A bug affecting the way the browser handles the Canvas HTML element was introduced in this week's 220.127.116.11 release.
Canvas is an advanced HTML element natively included in Firefox that is used for on-the-fly rendering of bitmap images.
The flaw, called "canvas.drawImage is not working" by Bugzilla, was first reported within hours of the 18.104.22.168 release on Nov. 26. An initial fix was checked into Mozilla's development system a day later and has been undergoing testing ever since.
"We are using drawImage alot in our web shop and now in Firefox 22.214.171.124 everything is broken," Bugzilla commenter Klaus Reimer wrote. "Customers are complaining because their Firefox automatically updated to 126.96.36.199 and now they can no longer order photo prints in our shop. I think this is a very serious problem and I hope it will be fixed immediately in a 188.8.131.52 update."
Mozilla users have been asking in Bugzilla how soon a generally available fix will be made available in the form of a 184.108.40.206 release. Mozilla developer Nick Thomas said the 220.127.116.11 release is tentatively scheduled for today, adding that if it plays out that way, it will be the fastest turnaround between Firefox releases to date.
All told, the frequent Firefox updates and this latest broken Canvas issue in 18.104.22.168 may well be frustrating for those who use Firefox. The broken Canvas tag bug has also raised the issue of how effectively Mozilla tests its releases before making them generally available.
"I am really surprised the canvas part was not even tested before releasing 22.214.171.124," Bugzilla commenter Chris Lui wrote. "I still support Firefox, although I consider this incident really dampen it a lot."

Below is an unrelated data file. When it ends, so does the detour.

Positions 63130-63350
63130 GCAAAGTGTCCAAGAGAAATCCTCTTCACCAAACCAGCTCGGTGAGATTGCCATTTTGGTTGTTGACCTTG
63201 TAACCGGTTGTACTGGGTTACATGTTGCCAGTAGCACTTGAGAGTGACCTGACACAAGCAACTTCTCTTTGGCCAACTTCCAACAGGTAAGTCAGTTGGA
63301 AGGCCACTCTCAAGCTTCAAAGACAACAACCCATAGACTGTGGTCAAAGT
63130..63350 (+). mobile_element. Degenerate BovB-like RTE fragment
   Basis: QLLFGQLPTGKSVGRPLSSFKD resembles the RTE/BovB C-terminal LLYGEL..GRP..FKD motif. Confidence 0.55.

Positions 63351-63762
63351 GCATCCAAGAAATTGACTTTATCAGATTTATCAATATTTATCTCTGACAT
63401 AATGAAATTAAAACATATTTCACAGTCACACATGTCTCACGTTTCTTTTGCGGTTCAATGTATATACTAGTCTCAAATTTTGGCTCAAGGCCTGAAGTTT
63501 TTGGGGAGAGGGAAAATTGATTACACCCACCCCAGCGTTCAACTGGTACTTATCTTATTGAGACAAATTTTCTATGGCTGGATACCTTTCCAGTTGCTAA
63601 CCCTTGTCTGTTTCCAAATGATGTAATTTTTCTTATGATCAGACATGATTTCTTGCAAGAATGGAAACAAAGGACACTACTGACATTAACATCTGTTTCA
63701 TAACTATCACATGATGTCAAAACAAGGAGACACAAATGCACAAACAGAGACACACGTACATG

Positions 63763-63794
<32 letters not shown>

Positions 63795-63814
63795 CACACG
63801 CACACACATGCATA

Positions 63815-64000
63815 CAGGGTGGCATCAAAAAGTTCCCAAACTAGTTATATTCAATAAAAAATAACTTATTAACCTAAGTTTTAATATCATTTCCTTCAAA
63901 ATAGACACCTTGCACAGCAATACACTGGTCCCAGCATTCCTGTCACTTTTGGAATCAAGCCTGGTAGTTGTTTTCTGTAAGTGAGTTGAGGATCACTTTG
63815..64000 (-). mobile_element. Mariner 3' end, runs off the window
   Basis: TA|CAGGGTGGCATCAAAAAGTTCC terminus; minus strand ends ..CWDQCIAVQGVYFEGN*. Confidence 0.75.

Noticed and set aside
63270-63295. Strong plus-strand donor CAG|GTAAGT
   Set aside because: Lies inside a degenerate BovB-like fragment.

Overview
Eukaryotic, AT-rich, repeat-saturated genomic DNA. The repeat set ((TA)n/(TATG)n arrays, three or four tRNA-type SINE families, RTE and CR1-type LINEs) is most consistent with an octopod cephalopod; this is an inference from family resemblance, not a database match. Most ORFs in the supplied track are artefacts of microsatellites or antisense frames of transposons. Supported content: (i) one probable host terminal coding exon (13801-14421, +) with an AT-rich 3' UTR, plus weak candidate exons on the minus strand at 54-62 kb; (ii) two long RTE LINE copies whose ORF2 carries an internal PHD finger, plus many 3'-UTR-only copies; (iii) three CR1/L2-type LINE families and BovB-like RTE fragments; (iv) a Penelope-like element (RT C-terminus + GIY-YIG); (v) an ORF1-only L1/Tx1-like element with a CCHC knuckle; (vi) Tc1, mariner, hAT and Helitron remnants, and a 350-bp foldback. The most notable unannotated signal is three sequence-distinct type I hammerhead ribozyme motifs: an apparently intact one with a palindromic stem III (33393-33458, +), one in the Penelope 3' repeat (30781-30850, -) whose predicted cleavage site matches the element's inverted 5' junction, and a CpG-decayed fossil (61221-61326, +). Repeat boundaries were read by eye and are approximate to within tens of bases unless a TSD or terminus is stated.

Another commenter noted that he has supported Firefox and tried to make full use of its features in development. The Canvas bug issue, according to "Jonathan" has put egg on his face.
"For a couple days we have had an unbearable number of support calls," Jonathan wrote. "I would hope this reinforces the need for someone to put in some serious effort on developing a solid and extensive suite of regression tests. This should have NEVER gotten into a public release."
In its defense, Mozilla developers in the same Bugzilla thread noted that they make nightly builds available to all who want to test. Mozilla also produces release candidates ahead of generally available security updates, so those who don't have the time to test nightly can test as needed against the candidates.
Thomas commented that the release candidates are publicly announced on the mozilla.announce-prerelease newsgroup on news.mozilla.org.
The 126.96.36.199 release candidate update is available now for those who want to make sure it works with their sites.
This article was first published on InternetNews.com.